by Shana Beth Mason
Its placement on Ocean Drive and 12th Street in Miami Beach, with exhibitors literally able to step into the sea merely yards away from their respective booths, seemed to claim a false allure. If the quality of the the artists' solo/collaborative projects and their layout within each gallery's designated space was truly challenging, it could occupy a decrepit warehouse in Overtown or a back lot in Hialeah and the reviews would still glow. A glamorous location (five blocks away from Art Basel Miami Beach), a mini version of one of Miami's hippest bars (Wood Tavern), and a slick architectural shell (courtesy of K/R Design): why did it all matter? Because these were just the trimmings on a visual and intellectual feast called Untitled.
To begin, the choice of lead curator in Omar Lopez-Chahoud was nothing short of ingenious. Based in Miami, educated at Yale and the Royal Academy of Art, curatorial projects and panels in New York and Prague: this is the kind of résumé that satellite fairs in Miami had been sadly lacking. Lopez-Chahoud's intuitive aesthetic sense and academic rigor was thankfully acknowledged by fair director Jeffrey Lawson (formerly the lead of Art Asia), who noted how this new fair was meant to be an elevated statement with creative ideas actually put into motion rather than just wistfully bounced around emails and text messages. While the stringent exclusivity of NADA or the sky-high prices and celebrity pull of Art Basel Miami Beach were traits that barely evaded Untitled, the concept of a fair rooted in a local talent (Lopez-Chahoud) corralling relatively unknown programs from New York, Berlin, Miami, Dallas, Santo Domingo and London was critically and publicly well-received.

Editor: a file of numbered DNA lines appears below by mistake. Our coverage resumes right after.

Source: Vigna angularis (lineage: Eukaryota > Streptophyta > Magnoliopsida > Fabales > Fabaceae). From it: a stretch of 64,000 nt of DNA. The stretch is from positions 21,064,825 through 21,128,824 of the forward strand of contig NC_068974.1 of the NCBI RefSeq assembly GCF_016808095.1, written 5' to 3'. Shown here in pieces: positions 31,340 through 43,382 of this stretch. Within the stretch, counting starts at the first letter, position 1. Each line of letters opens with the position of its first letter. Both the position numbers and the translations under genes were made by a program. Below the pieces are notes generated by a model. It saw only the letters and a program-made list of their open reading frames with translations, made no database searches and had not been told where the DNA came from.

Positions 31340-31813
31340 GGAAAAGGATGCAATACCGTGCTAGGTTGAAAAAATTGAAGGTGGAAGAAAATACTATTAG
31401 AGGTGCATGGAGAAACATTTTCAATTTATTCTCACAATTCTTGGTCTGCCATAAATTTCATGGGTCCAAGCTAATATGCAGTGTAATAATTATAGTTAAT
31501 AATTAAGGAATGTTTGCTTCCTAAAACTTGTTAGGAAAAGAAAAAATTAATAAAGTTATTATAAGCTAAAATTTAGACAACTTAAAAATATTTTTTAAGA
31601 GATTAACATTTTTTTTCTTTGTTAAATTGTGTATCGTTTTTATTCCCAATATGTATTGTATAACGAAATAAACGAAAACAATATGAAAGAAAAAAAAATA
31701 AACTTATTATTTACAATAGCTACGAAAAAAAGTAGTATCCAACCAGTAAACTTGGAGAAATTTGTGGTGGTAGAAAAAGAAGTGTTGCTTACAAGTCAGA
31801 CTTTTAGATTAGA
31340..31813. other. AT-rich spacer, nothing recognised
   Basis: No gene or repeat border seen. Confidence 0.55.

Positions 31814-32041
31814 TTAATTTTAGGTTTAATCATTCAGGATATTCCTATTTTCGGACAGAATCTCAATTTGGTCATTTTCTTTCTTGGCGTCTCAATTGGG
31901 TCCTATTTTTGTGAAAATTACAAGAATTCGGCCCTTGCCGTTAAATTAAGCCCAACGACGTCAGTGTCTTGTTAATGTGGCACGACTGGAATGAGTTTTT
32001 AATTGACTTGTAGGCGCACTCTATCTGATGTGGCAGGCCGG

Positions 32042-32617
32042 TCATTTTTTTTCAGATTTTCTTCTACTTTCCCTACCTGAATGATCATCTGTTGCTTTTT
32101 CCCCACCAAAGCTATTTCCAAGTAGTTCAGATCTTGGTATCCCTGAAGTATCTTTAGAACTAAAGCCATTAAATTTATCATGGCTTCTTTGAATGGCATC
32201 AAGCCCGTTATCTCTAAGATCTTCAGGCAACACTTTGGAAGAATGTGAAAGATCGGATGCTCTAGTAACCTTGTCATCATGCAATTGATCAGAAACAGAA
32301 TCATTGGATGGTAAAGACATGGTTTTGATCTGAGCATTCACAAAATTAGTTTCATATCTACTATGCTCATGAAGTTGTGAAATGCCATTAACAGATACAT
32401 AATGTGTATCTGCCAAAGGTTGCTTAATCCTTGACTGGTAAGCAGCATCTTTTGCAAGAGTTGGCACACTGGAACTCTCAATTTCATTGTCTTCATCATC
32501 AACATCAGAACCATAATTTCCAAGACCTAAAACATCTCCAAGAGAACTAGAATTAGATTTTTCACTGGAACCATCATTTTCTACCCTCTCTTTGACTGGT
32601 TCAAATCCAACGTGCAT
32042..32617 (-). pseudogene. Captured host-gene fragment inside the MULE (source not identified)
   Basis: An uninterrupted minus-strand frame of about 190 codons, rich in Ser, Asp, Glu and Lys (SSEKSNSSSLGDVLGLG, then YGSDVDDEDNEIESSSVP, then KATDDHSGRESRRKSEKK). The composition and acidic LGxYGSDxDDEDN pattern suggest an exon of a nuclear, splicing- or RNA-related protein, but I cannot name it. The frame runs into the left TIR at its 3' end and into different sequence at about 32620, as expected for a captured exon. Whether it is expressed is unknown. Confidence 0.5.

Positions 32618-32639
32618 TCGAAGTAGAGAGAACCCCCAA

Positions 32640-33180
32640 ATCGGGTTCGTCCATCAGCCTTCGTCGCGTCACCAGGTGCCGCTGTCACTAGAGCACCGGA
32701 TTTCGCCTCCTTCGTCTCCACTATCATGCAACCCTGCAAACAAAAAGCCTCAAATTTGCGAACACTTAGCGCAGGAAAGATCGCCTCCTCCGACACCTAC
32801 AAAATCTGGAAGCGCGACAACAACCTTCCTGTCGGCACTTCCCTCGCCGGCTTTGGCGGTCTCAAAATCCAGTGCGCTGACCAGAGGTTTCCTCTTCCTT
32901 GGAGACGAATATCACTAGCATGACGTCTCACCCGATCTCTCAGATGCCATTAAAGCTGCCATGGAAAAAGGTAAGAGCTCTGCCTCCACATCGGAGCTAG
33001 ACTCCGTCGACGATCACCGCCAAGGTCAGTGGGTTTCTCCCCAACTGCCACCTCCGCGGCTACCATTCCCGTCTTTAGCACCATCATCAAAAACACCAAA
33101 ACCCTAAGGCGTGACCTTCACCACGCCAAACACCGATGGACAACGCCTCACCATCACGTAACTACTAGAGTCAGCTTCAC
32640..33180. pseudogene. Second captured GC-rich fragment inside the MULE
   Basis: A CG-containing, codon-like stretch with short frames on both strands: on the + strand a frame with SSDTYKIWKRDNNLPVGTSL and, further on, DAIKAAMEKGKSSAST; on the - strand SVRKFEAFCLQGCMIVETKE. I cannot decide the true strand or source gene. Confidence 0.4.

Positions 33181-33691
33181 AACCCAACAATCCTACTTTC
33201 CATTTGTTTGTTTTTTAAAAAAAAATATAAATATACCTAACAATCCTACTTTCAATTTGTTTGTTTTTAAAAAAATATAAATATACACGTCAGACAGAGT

Choice programs included a fortune telling booth from (Art) Amalagated artist Pablo Cao, complete with an array of Renaissance-inspired portraits of dead Pop idols Amy Winehouse, Kurt Cobain, Michael Jackson and Whitney Houston. 'I don't pretend. This is a celebration, it's something wild and uplifting,' said Cao amongst cubbies of withered flowers and odd amulets. Richmond/New York-based Ada Gallery presented George Kuchar's last comic strip and a wall of simple, potent paintings from John Lurie. A solo sculpture from Emily Noelle Lambert (represented by Lu Magnus in the Lower East Side) had a sense of a child desperately reaching skyward, with rippling colors and wooden rays poking into the two surrounding walls. Cuban-American filmmaker Coco Fusco presented a special project of a film with little more than the Plaza de la Revolucion in Havana lit by sun and moon, with a local journalist recounting the site's ripple-effect of nostalgia and public exclusion.
Without question, the fair's most complex, overwhelming commission project was a series of exercises overseen by Brooklyn-based collective The Skull Sessions (Andrea Galvani and Tim Hyde). Practicing artist and physician Saul Melman contributed photo documentation (executed by Hyde) from his performative task of gilding MoMA PS1's furnace as well as a live, continuous rearrangement of bricks (made from horse-skin parchment, dust and water) within the 'gallery' booth. Alice Miceli presented photographs (developed in both normal and gamma radiation-charged conditions) of successive exclusion zones of Chernobyl, often resembling swirling energy fields in states of action and inertia. Hyde and Galvani, themselves, offered photographs probing the limits of visual disbelief and initiating artistic dialogue just beyond the limits of the law. In short, this could not be digested in a single visit, not even in a single day. But trying to unravel the tangled mass of physics, medicine, mythology and mystery of the ambitious collaborative was where the fun was found.
Shana Beth Mason is a critic based in Brooklyn. Contributions include Art in America, ArtVoices Magazine, FlashArt International, InstallationMag (Los Angeles), Kunstforum.as (Oslo), The Brooklyn Rail, The Miami Rail, San Francisco Arts Quarterly (SFAQ), and thisistomorrow.info (London).
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